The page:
Sorry for the all caps, but I’m so excited right now!!! 😀
Wanna know why?
No, not just ’cause it’s Hump Day….
…it’s ’cause today is my 20TH Warrior Woman Wednesday post and the featured woman is a ROCKSTAR. She has been such an incredible resource for me in my recovery process, and I’m thrilled to share her story with you all today.
BUT WAIT. I would like to give a HUGE shoutout to my parents who are celebrating their 31st anniversary today!!! <3 I look up and admire their relationship and marriage so much, and they are one of the biggest support systems in my life. I love you so much Mom and Dad! Thank you for giving me life.
Okay before I start ranting about something else that’s random, let’s get right into today’s post.
Not sure what I’m talking about? Read below!
In this series, I feature a female blogger or woman in my life who has gone through a recovery process, inspiring health journey, or something that changed their life for the better. See my Warrior Woman Wednesday page for a full listing of previous posts!
Like I said, today’s woman is amazing!
She not only has her Master’s in Public Health and is a Registered Dietitian Nutritionist, but she also runs her own food blog which features her freelance recipe development and awesome food photography. Her philosophy on being a intuitive and “normal eating” is one of the main reasons I was attracted to her in the first place.
What do you mean by “normal eating”?
In essence, it’s someone who has no food rules and pretty much eats everything. After all, there shouldn’t be stress over eating food. Food is JUST FOOD. As this woman says, “Food is morally neutral. Eating a particular way does not make you better than anyone.” I love that she advocates for a “non-diet” approach to eating to help others fall back in love with their food and prevent food from being a source of anxiety in a person’s life.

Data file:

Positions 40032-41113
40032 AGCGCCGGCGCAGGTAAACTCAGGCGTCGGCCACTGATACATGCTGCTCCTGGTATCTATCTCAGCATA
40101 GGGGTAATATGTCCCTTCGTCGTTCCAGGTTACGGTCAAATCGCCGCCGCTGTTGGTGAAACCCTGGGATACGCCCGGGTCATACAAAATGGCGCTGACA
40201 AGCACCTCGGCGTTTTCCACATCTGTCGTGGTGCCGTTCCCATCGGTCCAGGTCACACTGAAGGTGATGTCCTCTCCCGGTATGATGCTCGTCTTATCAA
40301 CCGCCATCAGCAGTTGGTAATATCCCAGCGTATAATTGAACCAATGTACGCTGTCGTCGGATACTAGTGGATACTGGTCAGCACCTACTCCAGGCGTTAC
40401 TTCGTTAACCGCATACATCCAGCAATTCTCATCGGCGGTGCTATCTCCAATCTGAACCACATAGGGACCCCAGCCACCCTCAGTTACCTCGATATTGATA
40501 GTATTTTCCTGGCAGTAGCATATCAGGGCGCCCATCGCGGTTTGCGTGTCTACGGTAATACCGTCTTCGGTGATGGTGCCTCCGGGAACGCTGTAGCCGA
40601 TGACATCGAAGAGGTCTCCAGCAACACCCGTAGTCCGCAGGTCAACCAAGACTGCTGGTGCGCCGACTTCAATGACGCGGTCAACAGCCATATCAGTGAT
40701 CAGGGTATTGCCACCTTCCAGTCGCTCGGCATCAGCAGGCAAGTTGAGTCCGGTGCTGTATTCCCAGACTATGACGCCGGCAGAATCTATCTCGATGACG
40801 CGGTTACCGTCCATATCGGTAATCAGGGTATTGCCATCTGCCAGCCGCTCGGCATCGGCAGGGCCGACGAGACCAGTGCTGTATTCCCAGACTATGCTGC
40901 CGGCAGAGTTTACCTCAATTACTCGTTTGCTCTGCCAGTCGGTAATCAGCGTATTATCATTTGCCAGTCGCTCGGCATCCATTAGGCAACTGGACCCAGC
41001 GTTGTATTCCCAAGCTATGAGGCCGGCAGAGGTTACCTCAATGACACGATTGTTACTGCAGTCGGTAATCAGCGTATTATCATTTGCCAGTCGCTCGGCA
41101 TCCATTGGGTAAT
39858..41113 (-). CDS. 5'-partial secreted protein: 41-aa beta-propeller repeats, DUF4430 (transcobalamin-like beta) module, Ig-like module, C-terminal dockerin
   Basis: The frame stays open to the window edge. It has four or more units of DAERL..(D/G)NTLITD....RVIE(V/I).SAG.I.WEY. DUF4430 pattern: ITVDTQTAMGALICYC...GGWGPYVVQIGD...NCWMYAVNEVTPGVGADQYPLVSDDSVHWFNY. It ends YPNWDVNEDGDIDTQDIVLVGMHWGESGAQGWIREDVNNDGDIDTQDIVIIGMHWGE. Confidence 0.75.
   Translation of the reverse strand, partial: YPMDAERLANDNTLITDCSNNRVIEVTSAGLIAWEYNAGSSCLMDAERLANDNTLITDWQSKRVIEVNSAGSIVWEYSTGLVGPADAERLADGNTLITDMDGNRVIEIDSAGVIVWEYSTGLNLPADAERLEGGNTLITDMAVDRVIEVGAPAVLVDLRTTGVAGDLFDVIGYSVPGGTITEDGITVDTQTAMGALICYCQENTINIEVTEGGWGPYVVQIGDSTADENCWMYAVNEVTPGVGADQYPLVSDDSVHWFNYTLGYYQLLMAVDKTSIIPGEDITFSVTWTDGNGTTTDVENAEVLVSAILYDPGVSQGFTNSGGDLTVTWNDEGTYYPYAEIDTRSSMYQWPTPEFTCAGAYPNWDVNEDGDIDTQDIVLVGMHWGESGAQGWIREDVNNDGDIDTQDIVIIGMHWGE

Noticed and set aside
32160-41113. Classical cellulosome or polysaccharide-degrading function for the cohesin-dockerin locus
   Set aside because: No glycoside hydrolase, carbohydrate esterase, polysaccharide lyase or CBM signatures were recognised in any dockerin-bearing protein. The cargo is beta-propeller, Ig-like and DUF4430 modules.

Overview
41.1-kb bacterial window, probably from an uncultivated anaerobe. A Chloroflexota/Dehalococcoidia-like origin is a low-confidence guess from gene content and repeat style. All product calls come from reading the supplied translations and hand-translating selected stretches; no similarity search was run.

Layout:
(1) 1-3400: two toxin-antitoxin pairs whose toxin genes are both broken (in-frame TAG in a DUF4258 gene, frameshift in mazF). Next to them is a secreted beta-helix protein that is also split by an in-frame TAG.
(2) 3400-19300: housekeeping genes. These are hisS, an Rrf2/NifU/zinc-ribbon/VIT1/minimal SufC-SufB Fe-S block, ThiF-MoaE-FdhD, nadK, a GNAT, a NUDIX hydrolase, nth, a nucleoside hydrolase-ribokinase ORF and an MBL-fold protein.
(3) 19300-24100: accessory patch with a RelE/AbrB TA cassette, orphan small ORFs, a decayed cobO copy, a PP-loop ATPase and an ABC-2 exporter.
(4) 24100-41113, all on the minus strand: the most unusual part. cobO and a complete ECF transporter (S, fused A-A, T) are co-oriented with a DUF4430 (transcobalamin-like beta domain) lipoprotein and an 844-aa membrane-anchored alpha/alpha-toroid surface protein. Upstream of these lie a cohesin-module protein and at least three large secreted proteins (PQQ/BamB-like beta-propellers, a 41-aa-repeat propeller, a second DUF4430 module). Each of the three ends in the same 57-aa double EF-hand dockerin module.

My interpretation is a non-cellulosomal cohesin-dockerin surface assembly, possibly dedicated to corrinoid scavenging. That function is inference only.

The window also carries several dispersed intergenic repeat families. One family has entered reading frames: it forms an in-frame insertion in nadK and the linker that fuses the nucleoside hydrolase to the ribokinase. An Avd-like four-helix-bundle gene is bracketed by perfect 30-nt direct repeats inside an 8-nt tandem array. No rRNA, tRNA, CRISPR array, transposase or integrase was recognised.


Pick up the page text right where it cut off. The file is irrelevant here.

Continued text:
However, this woman didn’t always have such a positive and healthy relationship with food. At the same time she discovered cross country and running, she started to develop an unhealthy obsession with exercise and food restriction.
She developed anorexia in her sophomore year of high school which led to a 5-year destructive cycle of binge-eating, restricting food, and over-exercising. Similar to me, she would run too much in the morning, restrict her caloric intake throughout the day, binge at night because she wasn’t eating enough during the day, and waking up the next morning feeling guilty and HAD to exercise. It’s a terrible and vicious cycle that took me SO LONG to break from.
With the help of therapists, her parents, and food blogs, this woman has found freedom. She CELEBRATES food and makes healthy eating something to look forward to and enjoyable for everyone.
I’m absolutely THRILLED that she’s here today!
So please give a GIANT round of applause to the incredible and inspiring Kylie, of immaEATthat! <3
M: At what point did your eating disorder start? Or, what was the largest contributing factor?
K: I always tell people I don’t know the day my eating disorder started and I don’t know what day it stopped. I struggled with an eating disorder for 3ish years (anorexia that morphed into bulimia, exercise-type) then I struggled with disordered eating for 5 years. I’ve considered myself recovered for 3+ years.
I would say there are 3 factors that contributed to my ED…
- Improper coping mechanisms for dealing with stress. Restriction, bingeing, and excessive exercise were the ways I managed the stress in my life. I now realize there are so many other healthful coping mechanisms and self care activities. I wrote about my favorite self-care practices here: http://immaeatthat.com/
- Internalization of the thin-ideal. I unfortunately got the (wrong) message pretty young that thin was good and was something I should be striving for. For example, a family member told me to wear my hair back in a ponytail because it made me look thinner.
- Dieting was happening all around me so I assumed it was normal to try to manipulate my natural body size.
M: What would you eat in a typical day?
K: Not enough! I don’t think it’s worth talking about. I think sharing this would only give people ideas for how to restrict.